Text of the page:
Punch Bowl Pointers

At a Christmas party, a bridal or baby shower, or even an elegant afternoon tea, it is customary to serve a festive fruit punch in a lovely glass punch bowl.

How does a hostess keep this pleasing party beverage frosty and cold during the party?

Make a Nice Ice Mold

A solid ice ring will sit nicely in your party punch bowl, keeping your festive party drink chilled and delicious.

Take a gelatin ring mold (preferably a plastic one). Fill your gelatin ring mold with fresh water. Add a bit of food coloring to match your party decorations and colors, if you wish.

Cut-up strawberries, blueberries, or even citrus fruit may be added at this point depending on your punch recipe.

Freeze the gelatin ring mold for several hours (ideally, overnight) before the party.

Slip Ice Out and Serve

Just before serving your party punch, slip the pretty frozen ice ring out of the gelatin mold, and place it in your punch bowl.

Pour your prepared party punch over the ice ring.

The ice ring will float in the party punch and keep your lovely beverage both cool and refreshing. Every physical science student knows that heat naturally rises, and cold descends, so your punch will be chilled well by the pretty ice ring you have made.

Also, as your invited guests ladle their own servings of party punch from your punch bowl, they will not have to slosh through loose ice cubes, which tend to melt and dilute your delicious drink.

Super-Easy Punch Bowl

Do you need a pretty punch bowl for your party?

Fancy glass punch bowls can be quite pricey. With little ladles and matching punch cups, a punch bowl set can cost a pretty penny. Why shell out plenty of cash for a punch bowl, when you can improvise a bit and create your own?

Here’s a simple solution. If you have a glass-domed cake platter (with a pedestal base), you can make your own pretty punch bowl in a moment. (Glass-domed cake platters are available at discount department stores, and they are considerably less costly than punch bowls.)

Flip the pedestal cake base over on your serving table, so the pedestal portion is facing upwards. Invert the glass dome cover, and set it on top of the pedestal cake base.

Voila! You now have a lovely, party-perfect punch bowl. (This trick also works for seven-layer salads, trifle desserts and other showcase recipes requiring a footed serving bowl.)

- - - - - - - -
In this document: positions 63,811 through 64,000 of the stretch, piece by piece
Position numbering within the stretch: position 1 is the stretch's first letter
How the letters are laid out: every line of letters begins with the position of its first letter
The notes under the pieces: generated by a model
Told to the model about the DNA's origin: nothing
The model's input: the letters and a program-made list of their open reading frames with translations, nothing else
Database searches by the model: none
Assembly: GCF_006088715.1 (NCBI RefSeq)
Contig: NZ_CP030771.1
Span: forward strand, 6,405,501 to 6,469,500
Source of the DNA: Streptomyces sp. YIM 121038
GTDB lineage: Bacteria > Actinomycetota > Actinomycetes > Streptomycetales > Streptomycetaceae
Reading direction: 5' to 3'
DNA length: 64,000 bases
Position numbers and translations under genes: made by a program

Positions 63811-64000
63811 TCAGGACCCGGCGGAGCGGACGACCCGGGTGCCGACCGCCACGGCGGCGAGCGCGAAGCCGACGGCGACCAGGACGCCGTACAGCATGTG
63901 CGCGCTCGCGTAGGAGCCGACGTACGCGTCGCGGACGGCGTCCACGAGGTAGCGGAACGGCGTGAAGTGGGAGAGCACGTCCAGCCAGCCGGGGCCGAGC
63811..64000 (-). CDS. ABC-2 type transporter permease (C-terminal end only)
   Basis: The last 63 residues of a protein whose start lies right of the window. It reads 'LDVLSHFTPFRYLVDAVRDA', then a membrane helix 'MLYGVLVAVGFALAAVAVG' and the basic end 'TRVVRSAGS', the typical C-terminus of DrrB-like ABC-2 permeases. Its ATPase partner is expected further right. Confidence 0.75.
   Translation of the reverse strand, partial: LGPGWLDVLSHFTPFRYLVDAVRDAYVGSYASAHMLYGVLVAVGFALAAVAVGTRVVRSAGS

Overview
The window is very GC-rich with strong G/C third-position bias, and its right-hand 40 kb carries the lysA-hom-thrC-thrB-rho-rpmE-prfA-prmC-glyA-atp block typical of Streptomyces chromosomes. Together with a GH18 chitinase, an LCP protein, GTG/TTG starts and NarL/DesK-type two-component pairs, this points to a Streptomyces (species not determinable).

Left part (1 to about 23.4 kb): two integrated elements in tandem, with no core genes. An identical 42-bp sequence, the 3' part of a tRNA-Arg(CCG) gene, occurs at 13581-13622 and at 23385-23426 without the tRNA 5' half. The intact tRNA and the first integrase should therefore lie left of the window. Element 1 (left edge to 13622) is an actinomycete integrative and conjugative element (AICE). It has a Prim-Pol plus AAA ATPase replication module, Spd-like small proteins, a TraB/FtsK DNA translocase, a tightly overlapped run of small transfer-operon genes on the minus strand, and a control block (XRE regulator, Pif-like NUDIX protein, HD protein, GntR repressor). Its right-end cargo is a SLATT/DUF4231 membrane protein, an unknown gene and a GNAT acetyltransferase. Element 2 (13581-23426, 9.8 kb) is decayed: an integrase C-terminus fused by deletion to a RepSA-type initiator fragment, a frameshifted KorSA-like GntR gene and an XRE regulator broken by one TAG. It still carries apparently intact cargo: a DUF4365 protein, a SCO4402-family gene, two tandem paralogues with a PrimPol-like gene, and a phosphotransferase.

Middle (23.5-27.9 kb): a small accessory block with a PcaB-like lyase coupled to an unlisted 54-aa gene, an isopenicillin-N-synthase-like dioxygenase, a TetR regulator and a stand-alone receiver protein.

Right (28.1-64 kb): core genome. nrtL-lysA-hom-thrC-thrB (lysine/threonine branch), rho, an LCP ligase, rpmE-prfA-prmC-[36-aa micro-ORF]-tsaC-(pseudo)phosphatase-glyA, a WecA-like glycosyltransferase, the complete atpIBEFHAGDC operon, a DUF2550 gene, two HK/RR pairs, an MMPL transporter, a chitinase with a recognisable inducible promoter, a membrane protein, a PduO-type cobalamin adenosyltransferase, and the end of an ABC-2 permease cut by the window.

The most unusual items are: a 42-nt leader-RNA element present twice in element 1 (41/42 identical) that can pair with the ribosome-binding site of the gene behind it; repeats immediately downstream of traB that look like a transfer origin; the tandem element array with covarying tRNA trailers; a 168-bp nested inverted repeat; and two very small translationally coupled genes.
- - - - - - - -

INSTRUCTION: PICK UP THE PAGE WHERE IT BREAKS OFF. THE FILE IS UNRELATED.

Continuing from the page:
Pennsylvania Dutch New Year’s foods

The Pennsylvania Dutch are people who are of German decent who came to the York, Lancaster, Lebanon and surrounding areas of Pennsylvania during the 18th century. William Penn’s Quakers offered other groups religious freedom when they moved here. The first group of Germans to come to America didn’t really get along with the English. However, they eventually accepted each other and the Germans were much help during the revolutionary war.

The Pennsylvania Germans (also known as the PA Dutch) contributed a lot to the culture of central Pennsylvania. The PA Dutch language blends several dialects with English and standard German.

PA Dutch foods are diverse and include bits of North German, Southwestern German and also Swiss fare, but transformed into essentially American.

The Pennsylvania Dutch have many long standing traditions, one of which is the meal served on New Year’s Day. Pork and Sauerkraut are served for prosperity in the New Year. As the saying goes, “A pig roots forward, but a turkey or chicken scratches backward.” Pigs are also associated with getting plenty to eat and plumpness. Sauerkraut is for wealth and cabbage is for luck.

To make the traditional Pennsylvania Dutch Pork and Sauerkraut you will need the following for a meal for six people.

A pork roast of four or five pounds, two jars of sauerkraut, salt and pepper to taste.

Depending on your preference, some people add an apple or one to two tablespoons of brown sugar to make the sauerkraut not as strong. Something else that can make a difference is the type of sauerkraut you use. The canned type is usually the strongest and the bagged sauerkraut is typically the mildest. Silverfloss is a great choice.

The meal itself is relatively easy to prepare. You can make it in a crock pot or in a soup kettle on top of the stove. Fill the crock pot or soup kettle half full of water. Put in the pork roast and sauerkraut. If doing it on the stovetop cook over medium heat for approximately four to five hours. If doing it in the crock pot (on high), cook it for about six to eight hours. If you prefer sour sauerkraut, don’t add it until the last two hours of cooking.

As the Pork and Sauerkraut are nearing the end of their cooking time, you can prepare the mashed potatoes. You will need 2 1/2 pounds of Russet potatoes, about a 1/2 cup of milk and 2-3 tablespoons of butter.

Peel the potatoes and wash them off with cold water. Dice potatoes and add to a Dutch oven or similar sized pot. Cover the cut potatoes with cool water. Bring them to a boil, then reduce heat to continue with a low boil for about 20 minutes or until the potatoes are tender. Drain potatoes and put back into the pot or another container you don’t mind using an electric mixer in (no metal utensils in non-stick pans). Add the butter and mix for several minutes, then add milk and continue to mix until smooth. Try not to over-mix them as they get a gluey texture.

When the Pork and Sauerkraut are finished, you might need to remove the pork and use a fork to pull the meat apart. You can add it back to the sauerkraut or put in on a separate plate. Dish the potatoes out accordingly and put the sauerkraut on top.